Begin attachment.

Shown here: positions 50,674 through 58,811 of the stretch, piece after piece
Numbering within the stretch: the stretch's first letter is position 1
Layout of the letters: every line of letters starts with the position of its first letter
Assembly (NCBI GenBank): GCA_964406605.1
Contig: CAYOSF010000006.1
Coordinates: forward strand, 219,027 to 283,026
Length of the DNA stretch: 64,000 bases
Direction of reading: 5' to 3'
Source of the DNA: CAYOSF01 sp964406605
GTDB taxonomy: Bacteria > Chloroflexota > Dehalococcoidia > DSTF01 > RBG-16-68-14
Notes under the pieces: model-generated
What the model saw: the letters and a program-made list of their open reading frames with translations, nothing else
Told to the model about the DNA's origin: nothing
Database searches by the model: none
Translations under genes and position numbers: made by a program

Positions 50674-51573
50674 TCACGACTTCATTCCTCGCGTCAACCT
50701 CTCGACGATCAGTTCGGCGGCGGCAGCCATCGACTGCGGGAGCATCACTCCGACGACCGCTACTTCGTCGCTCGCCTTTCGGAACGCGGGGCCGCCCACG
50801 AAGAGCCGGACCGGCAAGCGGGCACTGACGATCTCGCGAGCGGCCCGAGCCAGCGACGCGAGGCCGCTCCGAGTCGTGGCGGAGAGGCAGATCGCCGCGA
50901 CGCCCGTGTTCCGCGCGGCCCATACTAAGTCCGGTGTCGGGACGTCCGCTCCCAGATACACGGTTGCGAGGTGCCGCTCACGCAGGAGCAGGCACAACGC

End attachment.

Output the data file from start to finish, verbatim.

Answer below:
Shown here: positions 50,674 through 58,811 of the stretch, piece after piece
Numbering within the stretch: the stretch's first letter is position 1
Layout of the letters: every line of letters starts with the position of its first letter
Assembly (NCBI GenBank): GCA_964406605.1
Contig: CAYOSF010000006.1
Coordinates: forward strand, 219,027 to 283,026
Length of the DNA stretch: 64,000 bases
Direction of reading: 5' to 3'
Source of the DNA: CAYOSF01 sp964406605
GTDB taxonomy: Bacteria > Chloroflexota > Dehalococcoidia > DSTF01 > RBG-16-68-14
Notes under the pieces: model-generated
What the model saw: the letters and a program-made list of their open reading frames with translations, nothing else
Told to the model about the DNA's origin: nothing
Database searches by the model: none
Translations under genes and position numbers: made by a program

Positions 50674-51573
50674 TCACGACTTCATTCCTCGCGTCAACCT
50701 CTCGACGATCAGTTCGGCGGCGGCAGCCATCGACTGCGGGAGCATCACTCCGACGACCGCTACTTCGTCGCTCGCCTTTCGGAACGCGGGGCCGCCCACG
50801 AAGAGCCGGACCGGCAAGCGGGCACTGACGATCTCGCGAGCGGCCCGAGCCAGCGACGCGAGGCCGCTCCGAGTCGTGGCGGAGAGGCAGATCGCCGCGA
50901 CGCCCGTGTTCCGCGCGGCCCATACTAAGTCCGGTGTCGGGACGTCCGCTCCCAGATACACGGTTGCGAGGTGCCGCTCACGCAGGAGCAGGCACAACGC